What We’re Watching: Some Communities Reluctant to Start School Later
This TV news story from Sacramento draws on the recent Education Next study by Finley Edwards on the effects of later school start times on student achievement.
Featuring the network’s teen reporter, the story investigates why high school start times are so early, when evidence from studies like the one by Edwards suggests that later start times would boost student achievement.
The Sacramento principal interviewed for the piece said that parents like the earlier start times so that they can drop their kids off at school on the way to work, and noted that later start times would not leave as much time in the afternoon for high school athletics.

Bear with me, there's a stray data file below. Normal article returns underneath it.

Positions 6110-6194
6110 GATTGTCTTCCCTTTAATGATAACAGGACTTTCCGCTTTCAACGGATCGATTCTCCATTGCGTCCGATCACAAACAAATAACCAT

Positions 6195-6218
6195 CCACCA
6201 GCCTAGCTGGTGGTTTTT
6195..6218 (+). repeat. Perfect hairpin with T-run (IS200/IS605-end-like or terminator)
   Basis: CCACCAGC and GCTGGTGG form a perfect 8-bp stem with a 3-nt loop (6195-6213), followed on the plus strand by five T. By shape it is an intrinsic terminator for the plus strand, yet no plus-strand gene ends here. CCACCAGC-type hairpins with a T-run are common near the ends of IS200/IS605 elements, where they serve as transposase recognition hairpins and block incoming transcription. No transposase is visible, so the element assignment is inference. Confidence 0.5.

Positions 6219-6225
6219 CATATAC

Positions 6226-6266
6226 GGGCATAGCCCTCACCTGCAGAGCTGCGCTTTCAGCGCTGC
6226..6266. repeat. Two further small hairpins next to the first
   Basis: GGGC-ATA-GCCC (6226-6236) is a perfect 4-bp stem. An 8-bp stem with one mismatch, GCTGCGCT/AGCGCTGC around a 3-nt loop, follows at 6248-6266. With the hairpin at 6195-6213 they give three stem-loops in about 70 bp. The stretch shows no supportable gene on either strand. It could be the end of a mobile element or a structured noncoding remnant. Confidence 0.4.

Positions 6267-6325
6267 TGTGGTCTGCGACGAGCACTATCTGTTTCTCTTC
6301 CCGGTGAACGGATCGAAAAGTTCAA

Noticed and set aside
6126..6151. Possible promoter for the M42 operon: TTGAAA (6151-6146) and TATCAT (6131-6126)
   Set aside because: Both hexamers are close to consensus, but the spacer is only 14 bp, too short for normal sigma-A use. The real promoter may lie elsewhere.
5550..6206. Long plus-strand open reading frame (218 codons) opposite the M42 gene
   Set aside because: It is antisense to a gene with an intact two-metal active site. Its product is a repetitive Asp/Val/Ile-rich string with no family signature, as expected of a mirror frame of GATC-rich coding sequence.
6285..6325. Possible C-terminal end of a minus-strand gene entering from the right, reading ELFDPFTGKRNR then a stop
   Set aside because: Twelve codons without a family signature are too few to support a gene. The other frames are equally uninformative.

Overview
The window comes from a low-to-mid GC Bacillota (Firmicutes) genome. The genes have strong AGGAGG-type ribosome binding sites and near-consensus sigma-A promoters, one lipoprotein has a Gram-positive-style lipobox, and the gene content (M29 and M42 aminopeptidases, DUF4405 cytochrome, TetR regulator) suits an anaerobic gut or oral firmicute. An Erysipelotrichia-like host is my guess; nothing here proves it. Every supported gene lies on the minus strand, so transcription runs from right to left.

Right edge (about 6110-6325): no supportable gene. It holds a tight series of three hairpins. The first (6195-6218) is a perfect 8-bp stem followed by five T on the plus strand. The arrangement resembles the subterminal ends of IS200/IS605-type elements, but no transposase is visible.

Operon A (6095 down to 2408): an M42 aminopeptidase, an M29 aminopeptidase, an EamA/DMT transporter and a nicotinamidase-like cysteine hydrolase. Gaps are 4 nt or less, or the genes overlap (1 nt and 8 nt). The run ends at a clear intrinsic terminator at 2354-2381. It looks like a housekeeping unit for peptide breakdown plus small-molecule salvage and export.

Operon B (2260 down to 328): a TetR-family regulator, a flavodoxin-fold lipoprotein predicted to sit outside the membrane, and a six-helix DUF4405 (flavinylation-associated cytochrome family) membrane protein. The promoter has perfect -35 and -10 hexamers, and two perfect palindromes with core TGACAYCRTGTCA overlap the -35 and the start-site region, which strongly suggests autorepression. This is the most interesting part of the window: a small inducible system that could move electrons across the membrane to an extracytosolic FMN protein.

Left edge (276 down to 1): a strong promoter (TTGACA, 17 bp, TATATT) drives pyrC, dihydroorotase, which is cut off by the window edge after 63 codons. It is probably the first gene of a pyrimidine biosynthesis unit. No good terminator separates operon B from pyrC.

The Edwards’ study, “Do Schools Begin Too Early,” which appears in the Summer 2012 issue of Ed Next, found that students with similar backgrounds in similar school districts who started school earlier in the morning than their counterparts had lower academic achievement.
A doctor interviewed in the piece notes:
Kids who get better sleep and more sleep are actually healthier from a fitness standpoint and are less likely to be obese… There are also ADD correlations [in which sleep] improves their attention span.